Thursday, July 22  An Inconvenient Truth – Redux

Thursday, July 29  A Crude Awakening:  The Oil Crash

Thursday, August 5  Crude

Thursday, August 12  Food Inc.

Thursday, August 19  The World According to Monsanto

Thursday, August 26  Flow

An Inconvenient Truth, directed by Davis Guggenheim

Redux.  PRdream brings back the sobering classic on climate change.  Former Vice-President Al Gore explains the present and future effects of global warming.  “Each one of us is a cause of global warming, but each one of us can make choices to change that with the things we buy, the electricity we use, the cars we drive.”

Crude Awakening:  The Oil Crash, directed by Basil Gelpke and Ray McCormack

What happens when the earth runs out of oil? This is your wake up call.  At a time of unprecedented and ever-growing demand, the available oil worldwide is fast approaching peaked oil depletion.

Crude, directed by Joe Berlinger

It’s déjà vu all over again! Instead of British Petroleum, its Chevron; and instead of our Gulf Coast, it’s the Amazon rain forest in Ecuador, South America.  The film follows the crusade of an Ecuadorian lawsuit against Chevron for 2 of its 14 years!  We see the tragic pollution of a once pristine rainforest and the devastation of the people who inhabit it.

Food Inc., directed by Robert Kenner

And you thought Aunt Em and Uncle Henry were still running the farm!  Our nation’s food supply is now controlled by a handful of corporations that often put profit ahead of consumer health, the livelihood of the American farmer, the safety of workers, and our own environment. The highly mechanized underbelly that has been hidden from the American consumer is exposed.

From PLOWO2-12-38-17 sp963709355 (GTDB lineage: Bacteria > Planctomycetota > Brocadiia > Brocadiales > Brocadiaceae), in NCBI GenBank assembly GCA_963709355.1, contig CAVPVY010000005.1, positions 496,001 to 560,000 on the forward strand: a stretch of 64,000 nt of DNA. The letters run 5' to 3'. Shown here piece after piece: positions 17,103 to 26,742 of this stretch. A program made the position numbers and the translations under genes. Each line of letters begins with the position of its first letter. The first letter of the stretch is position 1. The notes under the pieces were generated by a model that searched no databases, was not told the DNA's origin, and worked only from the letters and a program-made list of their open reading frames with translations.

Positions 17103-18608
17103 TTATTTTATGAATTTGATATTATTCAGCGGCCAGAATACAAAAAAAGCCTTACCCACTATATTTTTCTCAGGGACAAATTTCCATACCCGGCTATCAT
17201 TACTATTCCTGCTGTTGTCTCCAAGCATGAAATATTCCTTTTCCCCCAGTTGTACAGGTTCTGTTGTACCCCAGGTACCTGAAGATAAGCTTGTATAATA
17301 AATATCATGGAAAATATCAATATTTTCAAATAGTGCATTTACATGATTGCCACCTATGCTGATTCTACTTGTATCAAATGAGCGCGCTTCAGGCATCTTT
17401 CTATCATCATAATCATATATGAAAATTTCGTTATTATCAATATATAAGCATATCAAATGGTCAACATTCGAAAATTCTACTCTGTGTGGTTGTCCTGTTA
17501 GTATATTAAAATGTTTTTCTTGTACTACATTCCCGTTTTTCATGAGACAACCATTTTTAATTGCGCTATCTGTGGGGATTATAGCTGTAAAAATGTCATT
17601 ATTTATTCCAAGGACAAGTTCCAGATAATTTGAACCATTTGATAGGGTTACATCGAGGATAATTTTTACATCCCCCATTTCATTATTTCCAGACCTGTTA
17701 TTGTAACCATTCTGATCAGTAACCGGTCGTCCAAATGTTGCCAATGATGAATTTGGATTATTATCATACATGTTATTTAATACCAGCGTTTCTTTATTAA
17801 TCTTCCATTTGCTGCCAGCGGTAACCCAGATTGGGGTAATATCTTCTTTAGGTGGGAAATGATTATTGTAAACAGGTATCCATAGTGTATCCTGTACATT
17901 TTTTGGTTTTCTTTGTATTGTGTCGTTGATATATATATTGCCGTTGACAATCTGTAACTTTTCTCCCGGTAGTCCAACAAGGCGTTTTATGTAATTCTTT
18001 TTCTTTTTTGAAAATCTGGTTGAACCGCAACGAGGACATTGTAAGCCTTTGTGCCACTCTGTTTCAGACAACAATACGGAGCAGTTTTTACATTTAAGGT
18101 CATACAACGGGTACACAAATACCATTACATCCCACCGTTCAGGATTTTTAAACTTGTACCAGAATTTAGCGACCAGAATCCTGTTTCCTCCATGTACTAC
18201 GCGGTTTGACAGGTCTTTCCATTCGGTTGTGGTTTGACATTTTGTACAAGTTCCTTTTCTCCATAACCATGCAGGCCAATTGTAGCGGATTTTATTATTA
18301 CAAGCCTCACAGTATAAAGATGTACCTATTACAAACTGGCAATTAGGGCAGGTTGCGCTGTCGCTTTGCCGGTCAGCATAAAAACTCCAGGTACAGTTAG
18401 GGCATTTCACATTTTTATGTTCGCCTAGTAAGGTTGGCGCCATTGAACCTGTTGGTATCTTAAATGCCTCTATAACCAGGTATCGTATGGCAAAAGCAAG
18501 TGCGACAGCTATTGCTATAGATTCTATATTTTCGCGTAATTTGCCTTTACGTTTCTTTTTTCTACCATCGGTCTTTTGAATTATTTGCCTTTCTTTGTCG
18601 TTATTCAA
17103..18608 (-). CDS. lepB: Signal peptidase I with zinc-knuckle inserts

The World According to Monsanto, directed by Marie-Monique Robin

From Iowa to Paraguay, from England to India, Monsanto is uprooting our food supply and replacing it with their patented genetically engineered seeds. Along the way, farmers, communities, and nature become collateral damage.

Flow, directed by Irena Salina

The most important political and environmental issue of the 21st Century — the World Water Crisis.  Here is the case against the growing privatization of the world’s dwindling fresh water.  Politics, pollution, human rights, and the emergence of a domineering international water cartel that wants to control our water supply–and our future as a species.

This program is made possible with the support of the New York State Council on the Arts, Assemblyman Adam Clayton Powell IV, Manhattan Borough President Scott Stringer, and individual donors.  Special thanks:  Hugh Mandeville, Todd Escalona, Eric Wold, Tanya Torres, Juan Nunez, Taina Caragol, Joe Falcon,Yolanda Sanchez and other superlative individuals.

Earth 101 is a departure from PRdream’s usual summer film program of Puerto Rican/Latino films and other international independent cinemas.  These films are scheduled for late Fall.

 

Enter to Win Free Eco-Friendly Stuff! July 13, 2010

Living Echo is having contest. Just register at their website and you’re entered to win natural candles, chocolate, seed bombs, shea butter, or lip balm.

Living Echo is a website that allows you not only to shop for earth-friendly stuff, you can also rate companies, peruse articles on living greenly, and watch and post videos. It’s on my good list. 🙂

 

Itsy Bitsy Teenie Weenie ECO Bikini July 6, 2010

Filed under: Green fashion,sustainability — Alden @ 7:15 pm

Every green girl knows that not-shopping is the most eco-friendly action of all. So luckily this year I find myself with plenty of old stand-byes to get me through the hot summer (102 degrees today in NYC!). But if you aren’t so lucky and the butt on your bikini is pilling from too many waterslides, check out these eco-friendly swimsuits from Huffpo. I like the polka dot one the best, but HuffPo readers gravitated to the surfer chic bikini.

(Thanks Jonathan!)